When we want to run a block of code repeatedly until a specific requirement remains true, then we can use loops there.


while(conditions) {

//statements to execute.



The output will be 1,2,3,4,5,6,7,8,9 in the new line.

do-while loop

In this do-while loop, first, the statement inside the do block will get executed, then it checks the condition and executes until it remains true.


do {

} while (conditions)


fun main(){

var counter = 1 do {

println(counter) counter += 1

} while (counter < 10)


As we know, by creating a function named main (where executions of our program start) using the “fun” keyword and declaring a variable with the “var” keyword name “counter,” you can give it any name.

Inside the do statement, we are printing the counter value. At first, it will print 1, and then the value will increment by one at each iteration. And when the counter reaches 10, the loop will be terminated. Hence, the output will be 1, 2, 3,.. 9.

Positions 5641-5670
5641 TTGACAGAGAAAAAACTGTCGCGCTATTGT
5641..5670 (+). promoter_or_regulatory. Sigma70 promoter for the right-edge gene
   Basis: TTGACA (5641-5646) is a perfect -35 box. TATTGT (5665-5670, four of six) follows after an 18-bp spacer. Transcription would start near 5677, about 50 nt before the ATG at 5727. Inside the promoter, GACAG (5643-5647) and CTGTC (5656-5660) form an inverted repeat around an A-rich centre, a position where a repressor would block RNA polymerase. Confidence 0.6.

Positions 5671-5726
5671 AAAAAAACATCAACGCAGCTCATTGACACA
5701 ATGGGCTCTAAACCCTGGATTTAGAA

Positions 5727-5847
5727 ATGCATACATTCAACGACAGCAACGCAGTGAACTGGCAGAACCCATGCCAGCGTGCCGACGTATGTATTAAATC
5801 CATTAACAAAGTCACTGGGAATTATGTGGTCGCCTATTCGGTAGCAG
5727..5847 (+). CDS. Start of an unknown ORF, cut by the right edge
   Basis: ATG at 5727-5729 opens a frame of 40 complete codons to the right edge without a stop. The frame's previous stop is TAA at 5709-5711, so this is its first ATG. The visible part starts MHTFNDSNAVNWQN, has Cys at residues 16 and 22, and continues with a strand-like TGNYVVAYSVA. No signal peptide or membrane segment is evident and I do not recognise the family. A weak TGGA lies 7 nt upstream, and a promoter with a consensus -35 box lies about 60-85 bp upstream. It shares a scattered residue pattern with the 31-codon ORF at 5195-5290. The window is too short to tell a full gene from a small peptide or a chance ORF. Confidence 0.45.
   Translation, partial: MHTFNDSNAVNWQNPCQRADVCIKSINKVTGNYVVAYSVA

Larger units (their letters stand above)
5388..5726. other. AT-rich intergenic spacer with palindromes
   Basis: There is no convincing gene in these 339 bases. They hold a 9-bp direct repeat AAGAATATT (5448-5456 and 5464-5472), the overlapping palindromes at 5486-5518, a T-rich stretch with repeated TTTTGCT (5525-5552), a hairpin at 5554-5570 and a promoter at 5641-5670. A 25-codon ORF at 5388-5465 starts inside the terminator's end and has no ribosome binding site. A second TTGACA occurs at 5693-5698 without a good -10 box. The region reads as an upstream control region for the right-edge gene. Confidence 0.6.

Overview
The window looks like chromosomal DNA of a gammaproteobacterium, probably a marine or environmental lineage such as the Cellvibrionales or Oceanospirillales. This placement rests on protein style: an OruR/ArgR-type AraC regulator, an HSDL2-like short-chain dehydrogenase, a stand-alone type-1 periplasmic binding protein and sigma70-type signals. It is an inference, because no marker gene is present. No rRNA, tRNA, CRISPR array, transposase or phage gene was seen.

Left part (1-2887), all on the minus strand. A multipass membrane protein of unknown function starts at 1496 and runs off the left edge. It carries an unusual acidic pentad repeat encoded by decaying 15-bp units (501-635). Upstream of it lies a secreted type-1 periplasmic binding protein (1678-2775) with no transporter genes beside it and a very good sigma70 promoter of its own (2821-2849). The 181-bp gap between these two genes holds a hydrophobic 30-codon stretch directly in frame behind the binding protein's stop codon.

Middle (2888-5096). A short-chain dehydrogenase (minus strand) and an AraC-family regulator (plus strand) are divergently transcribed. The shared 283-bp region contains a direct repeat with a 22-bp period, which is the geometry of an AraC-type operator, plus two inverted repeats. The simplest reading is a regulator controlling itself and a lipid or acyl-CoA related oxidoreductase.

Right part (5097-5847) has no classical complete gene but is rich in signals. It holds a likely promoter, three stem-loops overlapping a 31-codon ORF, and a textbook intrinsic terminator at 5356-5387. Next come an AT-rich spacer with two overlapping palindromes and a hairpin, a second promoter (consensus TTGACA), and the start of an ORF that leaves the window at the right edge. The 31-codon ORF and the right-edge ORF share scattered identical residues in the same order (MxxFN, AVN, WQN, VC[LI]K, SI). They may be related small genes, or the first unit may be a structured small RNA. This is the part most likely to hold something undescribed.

For loop (or Advanced for loop)

When we want to work on a group of elements or it may be an array and we want to navigate through all the elements then we move to for loop.


for(newVariable_name invariable_where_data_is_stored) {


Here, it is an operator which is used to check if a value exists or not.



  • ‘Fun’ is the keyword, used to declare a function or method.
  • Main(), the method where executions start in our program.
  • Val is the keyword to declare an immutable variable.
  • ArrayOf(), is a function to create an array. Here, we are creating an array of lists of courses.